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Antiques Dealer Extradited to India – Faces Charges of Antiquities Smuggling – Updated

July 18, 2012

Photograph from The Hindu.

A major case involving antiquities smuggling is grabbing headlines in India. According to The Hindu:

When antique dealer Subhash Chandra Kapoor, 61, arrested in Germany and extradited to India for his alleged role in spiriting away 18 temple idols from Tamil Nadu, was produced before the Ariyalur court on Saturday, it marked the second most sensational development of its kind in the country. It also pointed once again to the inscrutable ways of the idol-smugglers and their ruthlessly creative potential.

The trail of the biggest such racket revealed so far was traced back to Jaipur. In July 2003, after a year-long surveillance, the police arrested Vaman Narayan Ghiya, the owner of a handicrafts shop in the Rajastan capital. His shop was only a front; in reality it was a hub of illicit trading in antiquities.

The New Yorker, in a story on Ghiya in May 2007, described how 348 sculptures, a dismantled Mughal pavilion and antiquities of all kinds were recovered from his shop.

Smuggling antiquities is a theoretical impossibility. All ancient art objects including privately owned ones must be registered with an appropriate authority. Their export is banned. Any newly made artefact that resembles an antiquity must be certified by the archaeological authorities as being so and declared as not historically valuable before they can be taken out of the country. Customs authorities are to check for all art objects that are carried in person or shipped.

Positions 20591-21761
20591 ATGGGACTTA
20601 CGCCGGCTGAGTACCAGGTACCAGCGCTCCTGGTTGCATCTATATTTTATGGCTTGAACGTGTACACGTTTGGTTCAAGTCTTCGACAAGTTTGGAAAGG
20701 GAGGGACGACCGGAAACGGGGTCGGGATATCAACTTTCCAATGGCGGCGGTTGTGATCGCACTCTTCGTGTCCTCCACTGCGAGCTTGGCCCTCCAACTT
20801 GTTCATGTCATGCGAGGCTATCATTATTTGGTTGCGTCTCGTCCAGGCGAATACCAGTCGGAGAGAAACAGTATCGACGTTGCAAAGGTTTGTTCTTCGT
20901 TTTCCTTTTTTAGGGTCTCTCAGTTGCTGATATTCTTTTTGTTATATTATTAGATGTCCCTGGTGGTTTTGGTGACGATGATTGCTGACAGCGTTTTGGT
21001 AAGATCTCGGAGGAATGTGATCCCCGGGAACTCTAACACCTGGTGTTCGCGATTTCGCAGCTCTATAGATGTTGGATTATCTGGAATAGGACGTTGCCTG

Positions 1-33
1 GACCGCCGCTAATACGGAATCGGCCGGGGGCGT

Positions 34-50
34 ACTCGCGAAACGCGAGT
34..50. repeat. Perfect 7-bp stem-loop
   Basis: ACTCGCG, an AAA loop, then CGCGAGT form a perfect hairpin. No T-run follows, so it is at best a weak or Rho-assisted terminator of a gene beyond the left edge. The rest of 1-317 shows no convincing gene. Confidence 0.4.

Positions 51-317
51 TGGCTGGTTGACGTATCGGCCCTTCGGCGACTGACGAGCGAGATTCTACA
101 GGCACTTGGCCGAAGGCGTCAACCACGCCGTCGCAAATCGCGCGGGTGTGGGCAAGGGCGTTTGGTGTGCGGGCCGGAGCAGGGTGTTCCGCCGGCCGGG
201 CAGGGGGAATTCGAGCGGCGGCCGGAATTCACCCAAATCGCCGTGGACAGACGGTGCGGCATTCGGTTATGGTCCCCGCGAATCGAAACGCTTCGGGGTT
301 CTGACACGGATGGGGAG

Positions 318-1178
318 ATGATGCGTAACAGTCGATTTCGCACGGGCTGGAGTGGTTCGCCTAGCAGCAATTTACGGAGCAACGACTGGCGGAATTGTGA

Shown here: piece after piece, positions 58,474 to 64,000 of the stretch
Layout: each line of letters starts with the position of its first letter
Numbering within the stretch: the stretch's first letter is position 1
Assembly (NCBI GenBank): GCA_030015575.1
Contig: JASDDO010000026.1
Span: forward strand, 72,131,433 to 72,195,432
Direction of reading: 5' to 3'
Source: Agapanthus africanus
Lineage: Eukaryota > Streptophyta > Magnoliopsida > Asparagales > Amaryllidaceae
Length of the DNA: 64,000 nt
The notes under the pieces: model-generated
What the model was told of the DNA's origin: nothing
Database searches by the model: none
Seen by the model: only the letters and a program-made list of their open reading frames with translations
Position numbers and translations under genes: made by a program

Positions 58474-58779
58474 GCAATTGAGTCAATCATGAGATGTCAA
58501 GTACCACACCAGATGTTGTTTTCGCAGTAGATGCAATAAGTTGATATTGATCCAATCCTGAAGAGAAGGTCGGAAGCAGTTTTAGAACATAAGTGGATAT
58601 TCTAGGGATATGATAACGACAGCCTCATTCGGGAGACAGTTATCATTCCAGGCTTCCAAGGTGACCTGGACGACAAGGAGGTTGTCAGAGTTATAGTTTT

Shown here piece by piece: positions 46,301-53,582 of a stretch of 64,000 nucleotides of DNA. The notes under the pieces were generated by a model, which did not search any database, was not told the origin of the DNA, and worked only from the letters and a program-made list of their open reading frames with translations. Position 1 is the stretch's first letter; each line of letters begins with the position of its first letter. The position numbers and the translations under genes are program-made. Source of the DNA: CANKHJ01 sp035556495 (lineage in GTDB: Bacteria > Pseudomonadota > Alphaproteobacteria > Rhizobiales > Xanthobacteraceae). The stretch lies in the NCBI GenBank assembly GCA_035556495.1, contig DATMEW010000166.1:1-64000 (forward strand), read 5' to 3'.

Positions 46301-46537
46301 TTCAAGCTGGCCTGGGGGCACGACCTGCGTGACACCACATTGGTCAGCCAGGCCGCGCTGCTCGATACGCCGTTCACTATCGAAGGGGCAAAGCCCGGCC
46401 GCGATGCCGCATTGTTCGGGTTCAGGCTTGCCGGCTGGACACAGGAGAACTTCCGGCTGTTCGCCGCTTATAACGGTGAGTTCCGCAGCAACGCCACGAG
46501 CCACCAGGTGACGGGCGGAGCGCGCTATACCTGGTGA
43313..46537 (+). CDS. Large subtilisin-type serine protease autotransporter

However, looking at the regular appearance of Indian antiquities on the stolen list of Interpol, it is clear that the preventive net has gaping holes and that the system is not really working.

Photograph from The Hindu.

Police sources say that smugglers from Tamil Nadu typically invest less and sell big. They would not use large containers to transport a few stolen sculptures. Instead, they would make replicas of stolen idols, forge signatures of stapathis or traditional sculptors who have their workshops with proper addresses, declaring that the sculptures were cast in their ateliers. The certifying authorities are often unable to make out the difference and thus many stolen idols slip through.

Selling a stolen artefact is not easy in the international art market. Increasingly, wealthy buyers demand to know the provenance of antiquities. To circumvent this, smugglers would first ship illicit antiquities to friendly art houses and galleries in cities such as Zurich and Hong Kong, or use their own network of offices. The stolen objects would then reach auction houses in London or New York with newly acquired addresses.

India Today, which was among the earliest to elaborately expose Ghiya’s illegitimate operations, in June 2003 described how 34 catalogues each of Sotheby’s and Christie’s on Indian and South-East Asian art, along with stolen material, were found in his shop. Ghiya identified 700 artefacts which figured in the catalogues.

UPDATE: According to The Times of India, Kapoor’s ex-girlfriend provided Interpol with key evidence that led to Kapoor’s arrest and extradition.

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